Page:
So if you are Facebook where could you grow and tap into a proven ad model like keyword driven PPC? Search of course. The rumor is that they know this and are moving forward to develop the idea. They are even using former Googlers to do it. Bloomberg’s Businessweek reports
Searching the social network could get a lot better in the near future. About two dozen Facebook engineers, led by a former Google engineer named Lars Rasmussen, are working on an improved search engine, say two people familiar with the project who did not want to be named because the company is in a quiet period ahead of its IPO. The goal, they say, is to help users better sift through the volume of content that members create on the site, such as status updates, and the articles, videos, and other information across the Web that people “like” using Facebook’s omnipresent thumbs-up button.
This whole endeavor will prove interesting since there has been little success from any Internet giant to successfully create a dominant presence outside of their core competency unless it is a completely new area. Apple’s success has come from blazing trails with their hardware and content distribution systems while Facebook has become the “go to” social network. Twitter is finding its voice as a real time news discovery outlet while Google has always completely dominated search. This chart shows just how far Facebook has to go to truly challenge Google in search.
Of course, you don’t have to travel far to find a bone yard of Google’s attempts to become more than a search engine. Buzz and Wave come to mind immediately while many want to put Google+ in that same company (I am not one of them just yet). These attempts to play elsewhere have often taken Google’s eye off the prize that feeds their machine (search and paid search advertising) and has even, in the opinion of many, negatively impacted the core product.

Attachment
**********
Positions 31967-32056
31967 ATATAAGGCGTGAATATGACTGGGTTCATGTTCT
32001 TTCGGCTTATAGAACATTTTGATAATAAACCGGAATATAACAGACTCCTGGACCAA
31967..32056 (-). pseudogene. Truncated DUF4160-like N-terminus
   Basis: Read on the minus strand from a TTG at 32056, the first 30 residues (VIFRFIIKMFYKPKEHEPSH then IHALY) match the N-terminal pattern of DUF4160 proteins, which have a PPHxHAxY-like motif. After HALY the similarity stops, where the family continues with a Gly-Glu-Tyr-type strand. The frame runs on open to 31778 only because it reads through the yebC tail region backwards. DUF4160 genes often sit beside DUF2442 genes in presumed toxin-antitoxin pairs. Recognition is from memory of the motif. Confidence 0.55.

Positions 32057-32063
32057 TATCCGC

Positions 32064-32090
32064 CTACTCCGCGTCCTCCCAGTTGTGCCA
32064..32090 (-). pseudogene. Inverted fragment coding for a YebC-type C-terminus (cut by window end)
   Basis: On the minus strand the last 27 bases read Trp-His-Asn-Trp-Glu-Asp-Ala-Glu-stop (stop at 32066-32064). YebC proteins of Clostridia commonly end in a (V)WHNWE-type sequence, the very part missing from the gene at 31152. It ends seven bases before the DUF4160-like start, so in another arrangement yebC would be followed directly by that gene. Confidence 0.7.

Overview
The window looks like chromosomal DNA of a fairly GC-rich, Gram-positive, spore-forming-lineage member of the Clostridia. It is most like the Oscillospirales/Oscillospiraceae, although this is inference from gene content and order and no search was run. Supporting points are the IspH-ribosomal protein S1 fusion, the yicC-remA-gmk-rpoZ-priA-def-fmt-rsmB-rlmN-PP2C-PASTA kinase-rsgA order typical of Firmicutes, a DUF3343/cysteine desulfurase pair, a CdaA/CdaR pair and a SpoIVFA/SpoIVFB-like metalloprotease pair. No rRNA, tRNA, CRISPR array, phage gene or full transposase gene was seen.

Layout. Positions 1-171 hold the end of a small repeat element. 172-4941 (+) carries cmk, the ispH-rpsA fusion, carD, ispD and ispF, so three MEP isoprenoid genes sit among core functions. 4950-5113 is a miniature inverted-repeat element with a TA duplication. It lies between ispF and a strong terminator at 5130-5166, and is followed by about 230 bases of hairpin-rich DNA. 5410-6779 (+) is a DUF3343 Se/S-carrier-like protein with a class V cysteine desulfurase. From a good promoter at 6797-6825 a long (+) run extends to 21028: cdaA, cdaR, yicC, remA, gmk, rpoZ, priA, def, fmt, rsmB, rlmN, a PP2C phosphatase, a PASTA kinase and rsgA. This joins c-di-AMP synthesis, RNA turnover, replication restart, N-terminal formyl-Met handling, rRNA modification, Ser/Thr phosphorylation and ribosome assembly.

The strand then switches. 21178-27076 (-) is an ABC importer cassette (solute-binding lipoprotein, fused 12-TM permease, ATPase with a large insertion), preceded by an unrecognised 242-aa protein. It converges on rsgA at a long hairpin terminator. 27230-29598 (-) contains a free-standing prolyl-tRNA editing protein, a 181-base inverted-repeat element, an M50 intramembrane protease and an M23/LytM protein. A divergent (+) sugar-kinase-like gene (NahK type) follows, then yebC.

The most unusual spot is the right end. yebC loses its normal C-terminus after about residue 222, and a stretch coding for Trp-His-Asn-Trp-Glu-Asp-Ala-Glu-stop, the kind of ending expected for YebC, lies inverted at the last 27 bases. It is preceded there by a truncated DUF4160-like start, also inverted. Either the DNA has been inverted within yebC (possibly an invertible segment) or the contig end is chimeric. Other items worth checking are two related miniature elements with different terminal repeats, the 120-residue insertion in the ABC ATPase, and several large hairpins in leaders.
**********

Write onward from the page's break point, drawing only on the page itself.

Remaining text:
Would a Facebook foray into the world of search be any different? I don’t see why not. First, any search efforts by Facebook would have two limitations. The first and most important is that the search effort would be limited to Facebook’s data. Granted, this is no small amount of data and the power of the Facebook “like” ubiquity makes this data quite useful. It’s not the entire Internet though. Heck, even Google can’t claim to have every page on the Internet indexed.
The second possible “roadblock” would be their existing search relationship with Bing. It wouldn’t be that big of a deal if Microsoft weren’t an earlier, albeit smaller, investor in the social behemoth. This hurdle will be a tricky one to overcome but Facebook has proven that it can mess with anyone even if there is a need to walk a moral and ethical fine line while occasionally falling on the less than honorable side of that line.
What if, and this is a huge “what if” that has no basis in rumor or fact it’s just me thinking out loud, Facebook and Bing REALLY partnered to become the true competitor to Google? There is talk of Yahoo reconsidering their current search deal with Microsoft and considering Google as a partner. Google plus Yahoo’s content distribution systems v. Facebook and Google’s primary search competitor, Bing. Now that would be fun to watch!
As the chart above shows though Facebook has a large hill to climb. They should certainly have the money to do it after their public offering rumored to be in May. They will also have the pressure of finding new revenue opportunities. Search is a proven money maker and its a habit that will not be leaving the users of the Internet any time soon.
So what’s your take on Facebook and search? Would you find yourself going to Facebook for everything you need from search to social? Personally, I loathe the idea. Not because of Facebook’s history of less than honorable behavior (although that always taints my views of the company) but just from the idea that my world and the information I find would be limited to and thus unevenly influenced by my friends and connections. No offense but my friends don’t know everything. Neither do I or any of us. The idea of not being able to readily step out of the sphere of influence to expand my knowledge is not attractive at all.
What’s your take?